A Q&A with Demi Grace on her upbringing & inspirations

Demi Grace is a singer, songwriter, dancer and actor. How does she do it? That’s still a mystery.

She’s worked alongside recording artists such as Taio Cruz, Flo-Rida and Akon and has even snagged a commercial with Amber Rose. In January 2017, Demi filmed a commercial alongside Jillian Hervey of Lion Babe for Pantene Pro-V and was named the first woman with dreadlocks to star in a major hair care campaign and the first for the brand in general. But how did she get here?

London-born Demi Grace was raised in South London around sisters who immersed themselves in the arts, and she quickly developed a deep desire to be a songwriter and entertainer. But it wasn’t until she moved to the United States that she says, “[After] moving to the US my dream became reachable.”It was at Deer Valley High School in the East Bay of the San Francisco Bay Area in which Demi became heavily involved in music programs. She joined and taught choir and performed weekly in a local fish shop — and began recording music under the provision of Disney Music executive, Alyssa Talovic.

And, today, she’s thriving.

Her latest release “The Dream” has found huge success already… it BUMPS. The beat was giving me Kelis – Bossy vibes with that 2017 low-fi trap. Allllluhbout it. Hear it below.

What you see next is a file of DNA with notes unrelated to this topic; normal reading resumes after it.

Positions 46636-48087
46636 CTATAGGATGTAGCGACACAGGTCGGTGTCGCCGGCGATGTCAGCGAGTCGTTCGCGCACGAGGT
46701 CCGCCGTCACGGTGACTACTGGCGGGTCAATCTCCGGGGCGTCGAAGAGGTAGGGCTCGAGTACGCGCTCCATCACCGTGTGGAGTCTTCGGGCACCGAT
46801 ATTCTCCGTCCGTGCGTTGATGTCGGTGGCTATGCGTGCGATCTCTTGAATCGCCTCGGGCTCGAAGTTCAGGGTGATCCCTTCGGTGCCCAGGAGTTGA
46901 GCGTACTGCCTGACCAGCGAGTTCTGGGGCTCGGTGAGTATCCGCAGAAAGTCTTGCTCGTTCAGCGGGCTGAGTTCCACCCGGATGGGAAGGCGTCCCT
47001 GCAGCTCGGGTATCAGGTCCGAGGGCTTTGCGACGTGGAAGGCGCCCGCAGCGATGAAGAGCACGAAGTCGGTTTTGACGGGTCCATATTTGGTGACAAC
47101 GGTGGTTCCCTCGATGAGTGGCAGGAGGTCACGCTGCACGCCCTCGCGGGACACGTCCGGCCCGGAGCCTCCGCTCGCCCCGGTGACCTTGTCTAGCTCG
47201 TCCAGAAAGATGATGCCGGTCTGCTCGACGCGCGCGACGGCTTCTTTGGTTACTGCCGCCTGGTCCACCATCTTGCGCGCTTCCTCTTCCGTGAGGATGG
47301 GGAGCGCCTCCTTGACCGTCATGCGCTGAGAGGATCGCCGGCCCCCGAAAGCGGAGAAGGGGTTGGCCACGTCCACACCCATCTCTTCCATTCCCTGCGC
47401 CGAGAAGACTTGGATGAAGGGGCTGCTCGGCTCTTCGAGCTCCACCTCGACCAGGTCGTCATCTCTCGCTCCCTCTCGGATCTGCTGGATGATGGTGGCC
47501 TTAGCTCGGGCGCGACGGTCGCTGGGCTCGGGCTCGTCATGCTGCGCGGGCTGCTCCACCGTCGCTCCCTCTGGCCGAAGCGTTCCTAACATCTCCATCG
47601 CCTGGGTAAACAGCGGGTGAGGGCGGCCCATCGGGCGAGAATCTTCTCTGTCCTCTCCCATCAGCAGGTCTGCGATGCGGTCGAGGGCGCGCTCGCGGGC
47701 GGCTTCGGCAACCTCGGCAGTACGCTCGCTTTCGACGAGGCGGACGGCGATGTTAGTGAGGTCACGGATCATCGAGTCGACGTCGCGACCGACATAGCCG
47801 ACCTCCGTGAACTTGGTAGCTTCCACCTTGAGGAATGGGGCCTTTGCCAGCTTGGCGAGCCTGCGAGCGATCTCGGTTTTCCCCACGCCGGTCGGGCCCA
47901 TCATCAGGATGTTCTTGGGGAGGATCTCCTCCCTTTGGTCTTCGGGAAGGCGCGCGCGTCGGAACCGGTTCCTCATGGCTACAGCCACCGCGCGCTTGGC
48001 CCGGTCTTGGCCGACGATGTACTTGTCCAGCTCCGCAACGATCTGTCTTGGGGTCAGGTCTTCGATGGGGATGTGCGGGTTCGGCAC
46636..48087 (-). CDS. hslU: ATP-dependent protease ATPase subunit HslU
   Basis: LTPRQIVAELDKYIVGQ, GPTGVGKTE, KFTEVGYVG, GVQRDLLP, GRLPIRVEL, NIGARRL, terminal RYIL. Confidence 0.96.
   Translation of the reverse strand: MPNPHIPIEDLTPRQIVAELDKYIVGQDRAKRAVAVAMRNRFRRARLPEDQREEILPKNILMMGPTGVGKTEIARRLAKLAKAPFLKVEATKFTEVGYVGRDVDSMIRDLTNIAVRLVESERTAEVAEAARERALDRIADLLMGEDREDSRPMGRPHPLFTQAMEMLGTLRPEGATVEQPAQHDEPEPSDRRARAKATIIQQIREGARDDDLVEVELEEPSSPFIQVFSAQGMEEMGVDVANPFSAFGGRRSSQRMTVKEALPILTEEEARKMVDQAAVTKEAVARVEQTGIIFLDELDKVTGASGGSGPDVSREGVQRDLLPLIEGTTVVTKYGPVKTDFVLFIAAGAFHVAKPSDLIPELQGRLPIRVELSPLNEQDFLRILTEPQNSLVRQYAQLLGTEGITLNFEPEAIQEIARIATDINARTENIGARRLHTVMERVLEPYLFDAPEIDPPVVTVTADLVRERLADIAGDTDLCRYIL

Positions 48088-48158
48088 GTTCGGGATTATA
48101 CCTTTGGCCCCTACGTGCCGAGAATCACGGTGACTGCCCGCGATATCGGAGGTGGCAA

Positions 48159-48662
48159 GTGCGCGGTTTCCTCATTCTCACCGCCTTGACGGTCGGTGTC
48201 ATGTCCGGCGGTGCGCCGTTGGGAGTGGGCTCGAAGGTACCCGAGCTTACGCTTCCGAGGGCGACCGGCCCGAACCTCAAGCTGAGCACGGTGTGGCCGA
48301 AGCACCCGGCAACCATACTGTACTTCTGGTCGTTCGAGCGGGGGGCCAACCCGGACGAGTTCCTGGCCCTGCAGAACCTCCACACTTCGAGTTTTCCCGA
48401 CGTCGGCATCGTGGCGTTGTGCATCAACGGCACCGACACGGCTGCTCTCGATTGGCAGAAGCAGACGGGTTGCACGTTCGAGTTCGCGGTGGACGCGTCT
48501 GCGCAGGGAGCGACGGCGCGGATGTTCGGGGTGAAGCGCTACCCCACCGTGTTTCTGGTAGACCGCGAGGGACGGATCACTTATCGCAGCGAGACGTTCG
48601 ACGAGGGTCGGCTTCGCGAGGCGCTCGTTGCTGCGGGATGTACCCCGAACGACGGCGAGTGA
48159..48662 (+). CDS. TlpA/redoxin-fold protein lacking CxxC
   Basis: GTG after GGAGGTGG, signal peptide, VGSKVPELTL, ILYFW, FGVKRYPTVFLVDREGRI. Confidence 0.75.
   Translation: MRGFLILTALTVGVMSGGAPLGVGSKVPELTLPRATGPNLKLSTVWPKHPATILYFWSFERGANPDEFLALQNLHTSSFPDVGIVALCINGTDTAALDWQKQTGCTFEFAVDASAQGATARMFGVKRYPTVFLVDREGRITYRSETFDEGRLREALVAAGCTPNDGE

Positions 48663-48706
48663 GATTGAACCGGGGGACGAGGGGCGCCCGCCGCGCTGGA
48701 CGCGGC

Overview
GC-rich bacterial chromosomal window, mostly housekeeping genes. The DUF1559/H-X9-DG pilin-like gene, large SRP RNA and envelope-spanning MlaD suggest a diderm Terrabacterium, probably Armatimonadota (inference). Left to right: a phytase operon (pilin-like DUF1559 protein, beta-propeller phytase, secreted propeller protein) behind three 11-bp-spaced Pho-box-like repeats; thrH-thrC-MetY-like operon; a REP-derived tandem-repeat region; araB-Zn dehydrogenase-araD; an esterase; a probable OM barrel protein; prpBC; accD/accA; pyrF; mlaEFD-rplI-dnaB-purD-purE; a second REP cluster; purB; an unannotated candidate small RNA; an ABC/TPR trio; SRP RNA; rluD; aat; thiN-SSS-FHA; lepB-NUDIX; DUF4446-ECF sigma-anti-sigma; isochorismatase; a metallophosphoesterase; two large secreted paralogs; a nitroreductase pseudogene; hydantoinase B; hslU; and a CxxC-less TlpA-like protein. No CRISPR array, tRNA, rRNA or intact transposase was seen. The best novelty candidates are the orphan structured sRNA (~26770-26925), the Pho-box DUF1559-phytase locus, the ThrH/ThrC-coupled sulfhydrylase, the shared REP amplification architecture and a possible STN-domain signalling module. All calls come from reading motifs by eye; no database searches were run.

“The Dream” was written during a heated session at Jay Karnell’s studio in Queens, NY. Demi wrote a song embracing the queen within despite society’s requirement to be a “bad bitch”. Soon after this turned into an empowerment song; vying for the listeners who need encouragement to be their truest self. The Dream is a self proclamation and an appreciation for how far one has come.

So, after I understood that about her recent release, “The Dream”, I was really glad I asked Demi about how being a woman affects her career as a creative in music. She said:

“I think being a female in the music industry can be both a gift and a curse at times. People are more critical of women in the music industry, our weight, our sexuality, our image, our age, all of it is always in question. When you see a male in the music industry, he can be fat, skinny, buff, tall, short, and can still be judged on his work only. If a female is successful in the music industry and also happens to be pretty, she’s deemed a girl who made money from a pretty face instead of a woman who has impeccable business sense. That is the curse; the pre-judgement. But the gift is the possibility of overcoming all of that and being successful regardless of what people think. It’s more of an internal gift.”

GGM: What drives you to write music? What is your largest source of writing inspiration?

God inspires me. Love inspires me. Those two factors combined have so much depth and longevity. I learn new things about God and Love everyday, how could I not write and sing about it.

She’s badass. Keep up with this chick, y’all! She’s promising a new project in 2018.

Follow Demi

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Demi Grace’s Girl Gang Music Picks

Carla G.

Amadi Jae



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